For many years, I celebrated the wonders of nature. The beauty of its flowers, the soft caress of its many breezes in beautiful Maine. I felt especially, in its highways and byways, the healing caress of all that is good in life. I adored the singing of the birds, the laughter of children at play, the deep smiles of young people in love pledging their lives to each other.

Life in Maine meant goodness, kindness, understanding and a deep belief in the ‘morrow. In Maine, one felt all is well with the world. Summer was its proof. If you were blessed with a quiet space somewhere in the state, if you were blessed with the nightly sounds of the loons, all seemed well with the world.

If you had the good fortune to walk on the seashore and gaze as far as one can, wondering what awaits us in the far distance, your inner voice would say to you, be quiet, all is well.

Unfortunately, this summer so many of us are preoccupied with the worries of an uncertain future. If you have been avid readers of the newspaper or close watchers of the news reports, the thought may have crossed your mind, “All’s well is not the motto of our times.”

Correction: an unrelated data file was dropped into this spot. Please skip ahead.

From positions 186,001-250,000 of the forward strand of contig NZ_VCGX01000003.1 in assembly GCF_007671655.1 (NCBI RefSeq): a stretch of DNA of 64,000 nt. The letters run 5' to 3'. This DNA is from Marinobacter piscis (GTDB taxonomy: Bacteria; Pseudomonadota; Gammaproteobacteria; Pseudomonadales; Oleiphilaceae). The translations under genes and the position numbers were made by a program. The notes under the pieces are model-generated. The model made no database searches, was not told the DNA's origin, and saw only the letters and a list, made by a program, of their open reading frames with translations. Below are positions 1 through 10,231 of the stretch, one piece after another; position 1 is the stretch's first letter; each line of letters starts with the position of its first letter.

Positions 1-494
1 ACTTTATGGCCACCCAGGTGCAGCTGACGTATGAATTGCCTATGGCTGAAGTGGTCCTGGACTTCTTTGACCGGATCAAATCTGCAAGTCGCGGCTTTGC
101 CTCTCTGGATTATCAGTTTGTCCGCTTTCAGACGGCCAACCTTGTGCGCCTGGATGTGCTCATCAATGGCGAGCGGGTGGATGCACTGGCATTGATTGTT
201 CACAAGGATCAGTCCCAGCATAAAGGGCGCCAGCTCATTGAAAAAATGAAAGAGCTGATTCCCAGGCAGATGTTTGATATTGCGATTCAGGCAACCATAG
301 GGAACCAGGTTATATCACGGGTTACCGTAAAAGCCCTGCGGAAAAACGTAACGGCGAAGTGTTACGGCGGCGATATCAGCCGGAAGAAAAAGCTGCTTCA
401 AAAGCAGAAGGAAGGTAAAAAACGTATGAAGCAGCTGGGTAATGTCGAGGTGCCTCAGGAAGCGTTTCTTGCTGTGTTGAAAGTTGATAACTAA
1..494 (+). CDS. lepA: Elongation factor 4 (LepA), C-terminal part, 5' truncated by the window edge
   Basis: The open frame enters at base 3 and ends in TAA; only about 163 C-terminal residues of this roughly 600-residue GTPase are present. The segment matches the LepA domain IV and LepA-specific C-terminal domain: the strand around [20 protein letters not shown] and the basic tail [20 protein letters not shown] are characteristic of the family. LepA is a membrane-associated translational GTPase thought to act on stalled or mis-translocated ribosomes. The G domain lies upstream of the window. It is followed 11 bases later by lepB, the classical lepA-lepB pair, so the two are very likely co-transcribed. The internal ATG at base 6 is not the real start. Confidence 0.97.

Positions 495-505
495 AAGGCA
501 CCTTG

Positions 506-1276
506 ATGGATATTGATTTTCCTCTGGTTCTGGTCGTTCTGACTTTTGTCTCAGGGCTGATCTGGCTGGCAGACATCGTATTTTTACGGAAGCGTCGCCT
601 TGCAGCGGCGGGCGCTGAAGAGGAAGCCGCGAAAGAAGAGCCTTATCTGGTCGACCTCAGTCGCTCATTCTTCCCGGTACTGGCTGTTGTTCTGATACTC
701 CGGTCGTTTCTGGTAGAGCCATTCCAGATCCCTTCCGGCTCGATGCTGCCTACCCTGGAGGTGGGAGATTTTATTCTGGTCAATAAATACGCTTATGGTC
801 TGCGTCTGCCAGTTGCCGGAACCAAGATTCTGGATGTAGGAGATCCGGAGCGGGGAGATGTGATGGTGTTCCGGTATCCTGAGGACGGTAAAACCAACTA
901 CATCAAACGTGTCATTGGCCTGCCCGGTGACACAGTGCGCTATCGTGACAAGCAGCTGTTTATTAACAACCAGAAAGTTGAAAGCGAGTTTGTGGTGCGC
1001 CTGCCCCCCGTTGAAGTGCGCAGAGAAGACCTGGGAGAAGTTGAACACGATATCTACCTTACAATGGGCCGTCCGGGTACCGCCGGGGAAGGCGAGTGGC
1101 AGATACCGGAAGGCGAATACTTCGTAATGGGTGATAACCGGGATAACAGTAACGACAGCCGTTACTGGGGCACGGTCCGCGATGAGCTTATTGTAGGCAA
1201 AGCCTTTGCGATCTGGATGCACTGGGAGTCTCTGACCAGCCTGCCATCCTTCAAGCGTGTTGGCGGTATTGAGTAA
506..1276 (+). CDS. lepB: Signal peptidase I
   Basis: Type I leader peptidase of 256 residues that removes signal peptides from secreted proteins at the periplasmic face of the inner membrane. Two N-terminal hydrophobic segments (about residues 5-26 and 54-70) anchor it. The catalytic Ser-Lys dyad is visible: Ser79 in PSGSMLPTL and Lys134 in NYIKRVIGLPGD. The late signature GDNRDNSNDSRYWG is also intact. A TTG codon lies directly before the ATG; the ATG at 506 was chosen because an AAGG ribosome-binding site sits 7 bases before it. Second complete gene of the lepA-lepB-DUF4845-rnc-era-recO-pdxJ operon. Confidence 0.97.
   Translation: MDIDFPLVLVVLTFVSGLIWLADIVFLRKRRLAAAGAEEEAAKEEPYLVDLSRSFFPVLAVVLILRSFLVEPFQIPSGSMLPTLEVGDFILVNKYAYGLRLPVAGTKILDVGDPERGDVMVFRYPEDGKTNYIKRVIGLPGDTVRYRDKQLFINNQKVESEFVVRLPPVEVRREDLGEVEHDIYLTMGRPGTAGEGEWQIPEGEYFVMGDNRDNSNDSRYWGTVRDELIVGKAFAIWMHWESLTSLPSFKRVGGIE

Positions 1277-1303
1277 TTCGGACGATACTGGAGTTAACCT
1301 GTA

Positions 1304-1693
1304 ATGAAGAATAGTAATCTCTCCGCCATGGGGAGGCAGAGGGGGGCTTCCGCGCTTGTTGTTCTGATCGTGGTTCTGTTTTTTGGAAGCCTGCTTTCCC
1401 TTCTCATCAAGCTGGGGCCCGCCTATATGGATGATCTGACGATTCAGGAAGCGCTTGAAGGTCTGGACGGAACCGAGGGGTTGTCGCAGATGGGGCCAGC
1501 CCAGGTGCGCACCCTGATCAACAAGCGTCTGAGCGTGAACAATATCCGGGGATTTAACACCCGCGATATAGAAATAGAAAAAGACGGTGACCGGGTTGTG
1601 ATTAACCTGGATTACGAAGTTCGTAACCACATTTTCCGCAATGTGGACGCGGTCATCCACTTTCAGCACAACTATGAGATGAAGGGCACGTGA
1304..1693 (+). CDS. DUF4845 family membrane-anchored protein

We could feel the uncertain shadows lurking in every nook and cranny, and we can hear ourselves saying, “Why, God, why has the calmness of yesteryear taken on the aspect of a former dream world no longer present?”

What does our faith teach us? Hopelessness, despair, the end of time?


No. Faith speaks otherwise. Faith cries out to us. There is no final moment. There are moments bathed in light. There are moments bathed in darkness. There are no final moments. One moment leads to another, and what seems to be chaos today has the seeds of order for tomorrow. That is what our faith teaches us.

Some might say we are naively optimistic. It would be a true judgment if I were to say all is well, what happened will be again.

But we don’t say that. We affirm life will continue. What form will it take, we have to wait and see. God opens our doors. He enables us to enter our designated chambers. He doesn’t equip them.

Our faith in ourselves and in the future drives us. As we have been told in Scripture, God did not make the world so that it might be destroyed. In fact, he promised us total destruction will never occur.

Corrections, adjustments, the bringing of balance where it is lacking, that will happen.

Rabbi Harry Sky is a resident of Falmouth. He can be reached at:

[email protected]


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